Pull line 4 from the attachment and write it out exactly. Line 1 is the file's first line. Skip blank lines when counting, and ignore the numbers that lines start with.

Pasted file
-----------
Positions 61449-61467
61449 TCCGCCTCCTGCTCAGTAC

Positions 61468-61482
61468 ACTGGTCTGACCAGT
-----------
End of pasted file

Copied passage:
61468 ACTGGTCTGACCAGT